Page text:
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  • The Blank Slate

  • The Modern Denial of Human Nature
  • Written by: Steven Pinker
  • Narrated by: Victor Bevine
  • Length: 22 hrs and 40 mins
  • Unabridged
  • Overall
    5 out of 5 stars 38
  • Performance
    4.5 out of 5 stars 37
  • Story
    5 out of 5 stars 36

In The Blank Slate, Steven Pinker, one of the world's leading experts on language and the mind, explores the idea of human nature and its moral, emotional, and political colorings. With characteristic wit, lucidity, and insight, Pinker argues that the dogma that the mind has no innate traits, denies our common humanity and our individual preferences, replaces objective analyses of social problems with feel-good slogans, and distorts our understanding of politics, violence, parenting, and the arts.

  • 5 out of 5 stars
  • Pinker is an intellectual Perseus.

  • By Vladimir Druts on 2018-03-10

Fascinating study of human cognition

Overall
5 out of 5 stars
Performance
5 out of 5 stars

Reviewed: 2018-10-27

This book covers in very extensive and nuanced details how genetic factors may play a role in how we behave. Pinker makes no simllistic assertions here: genes play games and the emerging strategies express themselves as emotions, reflexes, biases, etc., all of which are susceptible of interaction with each other and the world, both physical and social.

Of all possible priors, assuming human behavior, cognition and psychology is biologically unbounded is at one extreme of an entire spectrum of possibilities. Pinker suggests the appeal of this idea might have grown out of horror for Nazi Germany and, indeed, nothing more explicitely emboddies disgusting human tendencies than Nazism. You want to flee far from that -- and the blank slate is as far as you can conceptually flee.

It is a great read for anyone interested in human behavior, though it curiously seems political in this day and age.

As far as I can tell, knowing how we behave is the best way to design successful solutions to our problems -- and Pinker once again puts his finger on a bleeding wound.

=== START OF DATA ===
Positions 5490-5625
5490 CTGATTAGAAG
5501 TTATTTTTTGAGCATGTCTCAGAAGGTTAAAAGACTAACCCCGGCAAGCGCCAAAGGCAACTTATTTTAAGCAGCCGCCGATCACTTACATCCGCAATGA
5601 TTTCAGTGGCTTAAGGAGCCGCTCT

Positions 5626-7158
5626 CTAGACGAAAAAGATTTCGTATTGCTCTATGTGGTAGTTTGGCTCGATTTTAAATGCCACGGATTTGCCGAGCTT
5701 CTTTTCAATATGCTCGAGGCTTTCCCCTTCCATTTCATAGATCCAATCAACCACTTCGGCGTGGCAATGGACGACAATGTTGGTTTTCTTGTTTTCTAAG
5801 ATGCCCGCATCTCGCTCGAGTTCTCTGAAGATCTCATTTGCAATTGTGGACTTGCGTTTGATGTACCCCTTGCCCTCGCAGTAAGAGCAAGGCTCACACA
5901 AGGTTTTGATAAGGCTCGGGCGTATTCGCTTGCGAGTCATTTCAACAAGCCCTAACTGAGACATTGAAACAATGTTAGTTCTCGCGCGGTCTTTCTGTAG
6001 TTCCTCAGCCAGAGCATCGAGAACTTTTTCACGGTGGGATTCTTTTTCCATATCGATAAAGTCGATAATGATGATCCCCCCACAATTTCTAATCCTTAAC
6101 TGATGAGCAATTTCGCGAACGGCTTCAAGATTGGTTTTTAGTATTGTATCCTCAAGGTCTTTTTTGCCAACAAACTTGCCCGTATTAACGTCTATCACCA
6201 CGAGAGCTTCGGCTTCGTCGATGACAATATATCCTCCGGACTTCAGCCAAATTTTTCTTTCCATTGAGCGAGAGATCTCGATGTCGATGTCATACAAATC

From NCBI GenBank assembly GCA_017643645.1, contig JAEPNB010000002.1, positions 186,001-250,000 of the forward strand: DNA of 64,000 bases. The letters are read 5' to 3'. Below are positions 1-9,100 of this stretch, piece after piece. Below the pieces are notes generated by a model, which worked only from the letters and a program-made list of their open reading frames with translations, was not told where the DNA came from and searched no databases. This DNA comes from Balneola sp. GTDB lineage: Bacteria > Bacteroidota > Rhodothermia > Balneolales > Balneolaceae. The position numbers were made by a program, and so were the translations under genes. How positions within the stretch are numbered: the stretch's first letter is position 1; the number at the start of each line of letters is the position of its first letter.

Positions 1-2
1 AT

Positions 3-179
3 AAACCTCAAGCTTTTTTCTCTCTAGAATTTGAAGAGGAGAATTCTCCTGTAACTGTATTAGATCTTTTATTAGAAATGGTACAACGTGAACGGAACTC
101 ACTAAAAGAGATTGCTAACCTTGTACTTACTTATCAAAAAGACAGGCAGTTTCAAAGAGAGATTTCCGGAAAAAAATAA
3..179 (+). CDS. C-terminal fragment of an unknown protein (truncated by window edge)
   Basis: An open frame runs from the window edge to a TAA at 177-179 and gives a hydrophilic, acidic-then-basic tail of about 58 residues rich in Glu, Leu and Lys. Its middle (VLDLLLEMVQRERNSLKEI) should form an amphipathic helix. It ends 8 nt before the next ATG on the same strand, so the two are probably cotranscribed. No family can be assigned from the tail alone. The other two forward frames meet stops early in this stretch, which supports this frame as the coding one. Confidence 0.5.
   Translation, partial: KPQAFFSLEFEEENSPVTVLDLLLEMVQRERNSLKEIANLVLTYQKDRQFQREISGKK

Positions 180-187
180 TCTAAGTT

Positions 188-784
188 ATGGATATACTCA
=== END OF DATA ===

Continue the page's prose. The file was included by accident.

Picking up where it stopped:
The nicest part about Pinker is that he leans relatively leftward, technically does study humanities and social sciences and is a college professor: it is hard to paint him genuinely in a bad light as he is commenting about his own circles.

It is a great read, even if you aren't interested in the problems that emerged recently on college campuses. How he ties biology to behavior is a very good and rather simple summary of scientific research. He also takes the time to explain the details of how we reach conclusions, so you get to understand the most important aspect of science: which questions to ask.

  • Accessory to War

  • The Unspoken Alliance Between Astrophysics and the Military
  • Written by: Neil deGrasse Tyson, Avis Lang
  • Narrated by: Courtney B. Vance, Neil deGrasse Tyson - introduction
  • Length: 18 hrs and 38 mins
  • Unabridged
  • Overall
    4.5 out of 5 stars 34
  • Performance
    4.5 out of 5 stars 28
  • Story
    4.5 out of 5 stars 26

In this fascinating foray into the centuries-old relationship between science and military power, acclaimed astrophysicist Neil deGrasse Tyson and writer-researcher Avis Lang examine how the methods and tools of astrophysics have been enlisted in the service of war. "The overlap is strong, and the knowledge flows in both directions", say the authors, because astrophysicists and military planners care about many of the same things: multi-spectral detection, ranging, tracking, imaging, high ground, nuclear fusion, and access to space. Tyson and Lang call it a "curiously complicit" alliance.